Pre-term, premature rupture of membranes (pPROM) occurs when the amniotic sac ruptures before 37 weeks of gestation and prior to the onset of labor. It is a common cause of pre-term birth and is present in about one third of cases in high-resource settings. Maternal and neonatal infection is highly correlated with pPROM. The putative mechanism is that ascending bacteria from the genital tract trigger an inflammatory response in the decidua and fetal membranes. This triggers the release of prostaglandins and other substances that soften the cervix and initiate contractions leading to membrane rupture and preterm delivery. Preterm infants have markedly higher morbidity and mortality rates.
Mechanism of Action
Antibiotics may help in two ways. First, they treat the maternal/ neonatal infection, thereby reducing infection-related morbidity. Second, by stopping the ascending bacteria, antibiotics may prolong pregnancy, allowing the fetus to further mature. The benefit of antibiotics is greatest following pPROM at less than 32 weeks gestation. Ampicillin, amoxicillin, and erythromycin are all commonly used, either in an IV phase followed by an oral phase, or using an oral phase alone.
Current use in High-Resource Settings
Using an IV phase followed by an oral phase, caregivers often prescribe 2g ampicillin and 250mg erythromycin IV every 6 hours for 48 hours, followed by 250mg amoxicillin and 333mg erythromycin every 8 hours for 5 days. Using an oral only program, caregivers often prescribe 250mg orally every 6 hours for 10 days. Systematic review of existing randomized controlled studies does not suggest that oral only regimes are less effective.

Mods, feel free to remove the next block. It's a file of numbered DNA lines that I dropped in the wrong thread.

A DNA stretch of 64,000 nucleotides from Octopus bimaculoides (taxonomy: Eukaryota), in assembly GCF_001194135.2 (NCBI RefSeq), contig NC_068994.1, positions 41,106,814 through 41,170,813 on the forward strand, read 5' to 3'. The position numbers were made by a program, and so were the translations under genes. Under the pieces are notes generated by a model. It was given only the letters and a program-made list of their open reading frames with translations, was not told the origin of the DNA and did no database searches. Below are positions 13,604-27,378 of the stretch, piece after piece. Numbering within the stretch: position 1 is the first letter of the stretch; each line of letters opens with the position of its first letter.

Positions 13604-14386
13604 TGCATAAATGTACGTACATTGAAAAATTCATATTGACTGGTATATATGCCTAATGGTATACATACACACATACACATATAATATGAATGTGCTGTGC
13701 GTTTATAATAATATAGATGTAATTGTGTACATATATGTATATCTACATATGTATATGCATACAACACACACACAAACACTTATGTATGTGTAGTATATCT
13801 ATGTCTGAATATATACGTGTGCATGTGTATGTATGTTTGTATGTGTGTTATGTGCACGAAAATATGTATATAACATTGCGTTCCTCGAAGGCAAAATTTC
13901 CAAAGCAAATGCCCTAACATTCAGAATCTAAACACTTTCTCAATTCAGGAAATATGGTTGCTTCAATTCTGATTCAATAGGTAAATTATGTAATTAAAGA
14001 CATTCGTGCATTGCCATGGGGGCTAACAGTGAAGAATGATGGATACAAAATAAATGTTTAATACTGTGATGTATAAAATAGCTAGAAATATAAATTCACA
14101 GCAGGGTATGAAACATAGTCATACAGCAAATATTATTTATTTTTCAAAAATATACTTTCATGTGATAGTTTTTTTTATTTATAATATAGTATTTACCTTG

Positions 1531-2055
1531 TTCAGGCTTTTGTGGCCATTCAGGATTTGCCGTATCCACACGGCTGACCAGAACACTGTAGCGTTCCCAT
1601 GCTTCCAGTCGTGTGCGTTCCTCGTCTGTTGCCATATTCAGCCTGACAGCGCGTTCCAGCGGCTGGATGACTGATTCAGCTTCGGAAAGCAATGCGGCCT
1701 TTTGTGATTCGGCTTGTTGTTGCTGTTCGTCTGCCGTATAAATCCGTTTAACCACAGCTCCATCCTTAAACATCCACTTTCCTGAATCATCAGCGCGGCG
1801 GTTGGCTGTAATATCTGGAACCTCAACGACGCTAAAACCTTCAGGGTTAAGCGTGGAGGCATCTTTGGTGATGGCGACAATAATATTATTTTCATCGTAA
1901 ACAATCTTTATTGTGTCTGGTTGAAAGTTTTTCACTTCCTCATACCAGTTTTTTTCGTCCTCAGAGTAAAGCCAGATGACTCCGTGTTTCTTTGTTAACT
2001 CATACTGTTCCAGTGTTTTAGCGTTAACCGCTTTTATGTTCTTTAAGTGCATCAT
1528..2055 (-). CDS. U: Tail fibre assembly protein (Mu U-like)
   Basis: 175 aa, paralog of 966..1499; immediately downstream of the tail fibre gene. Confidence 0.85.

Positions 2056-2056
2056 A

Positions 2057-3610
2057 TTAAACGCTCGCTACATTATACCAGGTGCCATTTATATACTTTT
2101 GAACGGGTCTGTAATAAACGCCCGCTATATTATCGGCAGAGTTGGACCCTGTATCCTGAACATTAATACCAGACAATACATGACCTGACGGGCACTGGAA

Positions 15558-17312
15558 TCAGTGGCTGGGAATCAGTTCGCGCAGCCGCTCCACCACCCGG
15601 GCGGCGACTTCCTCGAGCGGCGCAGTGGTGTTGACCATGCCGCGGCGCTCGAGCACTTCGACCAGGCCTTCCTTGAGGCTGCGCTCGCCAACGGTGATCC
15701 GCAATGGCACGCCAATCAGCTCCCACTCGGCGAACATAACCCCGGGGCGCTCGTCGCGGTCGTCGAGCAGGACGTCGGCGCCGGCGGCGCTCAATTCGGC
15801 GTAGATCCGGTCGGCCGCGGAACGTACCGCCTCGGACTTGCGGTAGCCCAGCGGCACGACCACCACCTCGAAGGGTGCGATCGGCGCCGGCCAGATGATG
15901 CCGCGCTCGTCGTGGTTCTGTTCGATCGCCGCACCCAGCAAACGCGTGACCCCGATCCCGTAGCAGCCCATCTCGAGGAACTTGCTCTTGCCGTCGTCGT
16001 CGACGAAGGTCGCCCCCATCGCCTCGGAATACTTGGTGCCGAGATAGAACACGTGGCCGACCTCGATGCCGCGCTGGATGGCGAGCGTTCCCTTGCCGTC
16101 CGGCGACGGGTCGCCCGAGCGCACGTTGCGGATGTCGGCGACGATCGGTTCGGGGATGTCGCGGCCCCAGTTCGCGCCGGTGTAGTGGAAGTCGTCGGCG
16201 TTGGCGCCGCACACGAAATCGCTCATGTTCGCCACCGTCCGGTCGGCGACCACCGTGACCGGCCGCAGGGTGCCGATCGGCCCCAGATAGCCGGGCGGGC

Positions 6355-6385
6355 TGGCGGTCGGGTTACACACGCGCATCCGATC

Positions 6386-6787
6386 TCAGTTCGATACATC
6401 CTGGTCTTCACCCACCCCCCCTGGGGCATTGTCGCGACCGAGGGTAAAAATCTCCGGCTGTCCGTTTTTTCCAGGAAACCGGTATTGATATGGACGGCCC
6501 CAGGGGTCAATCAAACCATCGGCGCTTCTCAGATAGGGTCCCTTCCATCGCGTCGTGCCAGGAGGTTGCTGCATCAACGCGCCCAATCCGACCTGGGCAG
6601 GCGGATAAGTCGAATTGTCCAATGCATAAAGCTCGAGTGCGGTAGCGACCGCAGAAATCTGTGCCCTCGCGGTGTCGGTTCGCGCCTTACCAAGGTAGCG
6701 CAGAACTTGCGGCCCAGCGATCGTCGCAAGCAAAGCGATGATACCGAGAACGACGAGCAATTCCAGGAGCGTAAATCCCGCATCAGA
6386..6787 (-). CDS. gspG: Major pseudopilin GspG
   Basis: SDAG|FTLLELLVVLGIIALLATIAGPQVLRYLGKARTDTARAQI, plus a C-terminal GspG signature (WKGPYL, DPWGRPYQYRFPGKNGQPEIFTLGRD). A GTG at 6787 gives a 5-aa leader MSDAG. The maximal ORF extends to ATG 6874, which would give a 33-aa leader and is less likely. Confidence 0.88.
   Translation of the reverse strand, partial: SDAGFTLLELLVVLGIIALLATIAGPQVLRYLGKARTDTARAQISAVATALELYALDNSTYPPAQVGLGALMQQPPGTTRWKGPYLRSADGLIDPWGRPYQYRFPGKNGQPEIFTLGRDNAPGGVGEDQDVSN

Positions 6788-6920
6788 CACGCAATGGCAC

Application in Low-Resource Settings
Antibiotics for pPROM are used infrequently in low-resource settings. Even in the absence of other interventions, including antenatal steroids, surfactant, and ventilation, experts estimate that increasing use of antibiotics for pPROM from 0% to 100% could “prevent 4% of neonatal deaths due to complications of prematurity and 8% of those due to infection.” At approximately $0.84 for the full ten day oral course, this may represent an especially cost effective way to save lives.